It’s the last week of September and this is the unbiased best month of the year! I use the last motivational post of the month to talk about and somewhat review a piece of media that has touched me and inspired me in some way. I’ve talked about movies, TV shows, books, and anime. I thought maybe I’d go a little outside the usual fare and into comic book land.
I have never been a big comics reader, mostly because comics have a way of being ridiculous and bad, especially the perpetually ongoing superhero series that are still in abundance to this day.
But there are gems out there, special comics that I have read over the years that are transcendent of the medium. I’m going to talk about Alias today, which is maybe jumping the gun just a little bit since the Netflix TV show centered around Jessica Jones isn’t coming out until November.
Alias, which is available on Amazon in trade paperbacks and on Comixology’s digital platform, is a Marvel superhero comic. It is part of their MAX imprint, which is an R-Rated side of Marvel that allows them to tell more graphic and mature stories. It stars Jessica Jones.
Jessica Jones is a former super hero, washed out and unable to function in normal society. She was part of the Avengers, has been tied to Spider-Man. But her story isn’t very heroic.
Jessica Jones is a drunk, a self-loathing former hero, a private detective. She is the mistress and doesn’t care. In one of the first issues of her comic she is depressed and in need of something, anything, that makes her feel alive, that makes her feel anything at all.
It’s a dark, powerful, place to begin a story. She isn’t a role model, doesn’t want to be. She makes bad decisions and deals with the consequences. She is the most human hero I’ve ever read in either Marvel or DC.
Jessica Jones is a complex character and I enjoyed the process of being in her world, living with her as she struggles to find her place in a universe that has little use for her.
I think Marvel took a chance when they created the MAX imprint in order to tell more adult, mature stories that still existed in their wondrous superhero world. It didn’t run for long, but her comic run is responsible for a shift in the market which has given even non-MAX imprint stories the leeway to be more mature, to tell adult stories.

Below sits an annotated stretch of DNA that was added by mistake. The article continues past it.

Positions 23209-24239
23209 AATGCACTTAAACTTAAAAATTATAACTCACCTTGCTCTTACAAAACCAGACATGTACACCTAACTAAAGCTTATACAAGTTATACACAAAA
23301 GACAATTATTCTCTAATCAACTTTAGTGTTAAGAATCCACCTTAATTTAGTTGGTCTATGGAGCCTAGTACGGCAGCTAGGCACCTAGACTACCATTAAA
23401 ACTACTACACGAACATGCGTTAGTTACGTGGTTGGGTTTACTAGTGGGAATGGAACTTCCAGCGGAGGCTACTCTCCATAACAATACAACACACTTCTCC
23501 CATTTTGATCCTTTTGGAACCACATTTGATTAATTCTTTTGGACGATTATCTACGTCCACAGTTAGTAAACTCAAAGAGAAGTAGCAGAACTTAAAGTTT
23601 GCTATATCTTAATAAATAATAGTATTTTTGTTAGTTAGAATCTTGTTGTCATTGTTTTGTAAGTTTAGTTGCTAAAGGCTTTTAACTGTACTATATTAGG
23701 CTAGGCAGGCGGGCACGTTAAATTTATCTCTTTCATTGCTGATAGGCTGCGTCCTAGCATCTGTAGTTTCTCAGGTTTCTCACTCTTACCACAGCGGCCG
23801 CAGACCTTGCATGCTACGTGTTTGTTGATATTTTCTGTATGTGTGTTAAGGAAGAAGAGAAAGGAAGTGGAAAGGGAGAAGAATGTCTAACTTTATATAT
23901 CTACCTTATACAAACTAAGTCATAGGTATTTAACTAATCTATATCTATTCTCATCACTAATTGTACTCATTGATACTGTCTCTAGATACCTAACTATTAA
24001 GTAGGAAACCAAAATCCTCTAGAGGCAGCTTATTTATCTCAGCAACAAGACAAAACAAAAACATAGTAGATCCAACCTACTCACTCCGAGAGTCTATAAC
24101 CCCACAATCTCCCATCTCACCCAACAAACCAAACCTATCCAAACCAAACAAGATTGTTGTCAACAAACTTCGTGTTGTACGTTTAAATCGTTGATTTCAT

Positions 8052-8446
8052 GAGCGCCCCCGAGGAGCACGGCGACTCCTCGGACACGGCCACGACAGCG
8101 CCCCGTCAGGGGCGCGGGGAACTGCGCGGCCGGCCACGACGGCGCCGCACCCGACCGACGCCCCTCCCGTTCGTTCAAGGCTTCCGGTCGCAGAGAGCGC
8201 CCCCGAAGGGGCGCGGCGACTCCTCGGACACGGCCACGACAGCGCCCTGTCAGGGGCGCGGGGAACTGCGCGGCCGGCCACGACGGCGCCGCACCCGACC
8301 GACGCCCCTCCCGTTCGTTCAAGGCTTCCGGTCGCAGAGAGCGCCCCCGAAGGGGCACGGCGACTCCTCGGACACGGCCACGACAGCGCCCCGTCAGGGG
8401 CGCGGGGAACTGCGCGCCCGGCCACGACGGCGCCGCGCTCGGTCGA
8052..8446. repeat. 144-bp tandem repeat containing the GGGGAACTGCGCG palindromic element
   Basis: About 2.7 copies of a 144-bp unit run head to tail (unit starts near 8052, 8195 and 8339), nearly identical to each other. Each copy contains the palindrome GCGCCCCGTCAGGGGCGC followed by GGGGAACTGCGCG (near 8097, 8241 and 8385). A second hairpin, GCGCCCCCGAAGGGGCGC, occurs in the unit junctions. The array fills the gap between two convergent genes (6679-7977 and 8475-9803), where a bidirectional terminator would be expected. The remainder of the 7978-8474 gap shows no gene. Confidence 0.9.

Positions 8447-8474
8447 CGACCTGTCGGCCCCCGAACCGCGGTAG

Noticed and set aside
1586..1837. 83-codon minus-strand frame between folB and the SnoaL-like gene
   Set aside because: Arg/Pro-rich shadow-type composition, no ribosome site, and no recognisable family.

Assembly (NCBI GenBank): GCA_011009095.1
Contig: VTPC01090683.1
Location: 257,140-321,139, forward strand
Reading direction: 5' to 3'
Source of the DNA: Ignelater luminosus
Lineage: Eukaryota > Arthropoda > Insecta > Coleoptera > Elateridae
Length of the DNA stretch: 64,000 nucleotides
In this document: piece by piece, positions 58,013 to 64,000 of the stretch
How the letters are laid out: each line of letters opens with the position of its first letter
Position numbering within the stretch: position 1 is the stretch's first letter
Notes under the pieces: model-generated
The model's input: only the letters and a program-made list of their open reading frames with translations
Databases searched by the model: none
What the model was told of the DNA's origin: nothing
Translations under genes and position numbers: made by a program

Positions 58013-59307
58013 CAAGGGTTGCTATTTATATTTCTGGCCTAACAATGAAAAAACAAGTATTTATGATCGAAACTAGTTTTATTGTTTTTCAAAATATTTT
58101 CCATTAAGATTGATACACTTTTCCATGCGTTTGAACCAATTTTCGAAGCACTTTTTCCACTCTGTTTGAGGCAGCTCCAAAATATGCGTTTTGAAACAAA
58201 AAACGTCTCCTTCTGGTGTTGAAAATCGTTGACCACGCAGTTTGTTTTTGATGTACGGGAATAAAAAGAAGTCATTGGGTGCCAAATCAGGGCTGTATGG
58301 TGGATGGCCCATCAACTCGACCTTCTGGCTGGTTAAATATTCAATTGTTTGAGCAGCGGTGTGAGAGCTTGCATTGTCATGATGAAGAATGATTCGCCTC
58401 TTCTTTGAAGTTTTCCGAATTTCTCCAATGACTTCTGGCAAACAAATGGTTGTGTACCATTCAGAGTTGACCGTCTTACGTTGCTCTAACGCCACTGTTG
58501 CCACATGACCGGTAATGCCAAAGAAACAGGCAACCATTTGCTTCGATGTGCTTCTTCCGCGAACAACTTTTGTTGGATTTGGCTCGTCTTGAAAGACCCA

You don’t have to play in the kiddie pool all the time, Jessica Jones proclaimed. You can dive into the deep end and wonder if you’ll drown. Sometimes you gotta risk it for the big payoff.
All that said, I’m really excited for the Netflix series, called Jessica Jones. Krysten Ritter is Jessica and I think she’s pretty perfect for the role, but time will tell since it doesn’t release until November.
Another thing about the comics that I want to mention is the art. Michael Gaydos did a bangup job on the art inside the issues, but where I instantly fell in love with the art was in the covers. They employed David Mack to do the covers, and they have this wonderful watercolor aspect to them that is terribly expressive and gives me chills. The color palette is heavy on shades of purple and pastel and it’s just so good.
So that’s for the month of September. Jessica Jones is one of my favorite things to come out of Marvel in a long time, and even though it’s 13 years old and I read it for the first time this year, I love that it exists for so many reasons.
How does it inspire me? I mentioned it up above, but she is real, she is human, she has emotional complexities that super heroes and heroines often don’t get because why would you want your heroes to be less than perfect? I don’t write super heroes, but if I did they would fall in line with the terribly flawed style of hero, because that’s where the stories that matter are being told. Watchmen, Jessica Jones, Punisher, some of the darker Batman storylines.
They remind me that stories in a friendly universe don’t have to be so friendly, and with that in mind I will write the hell on.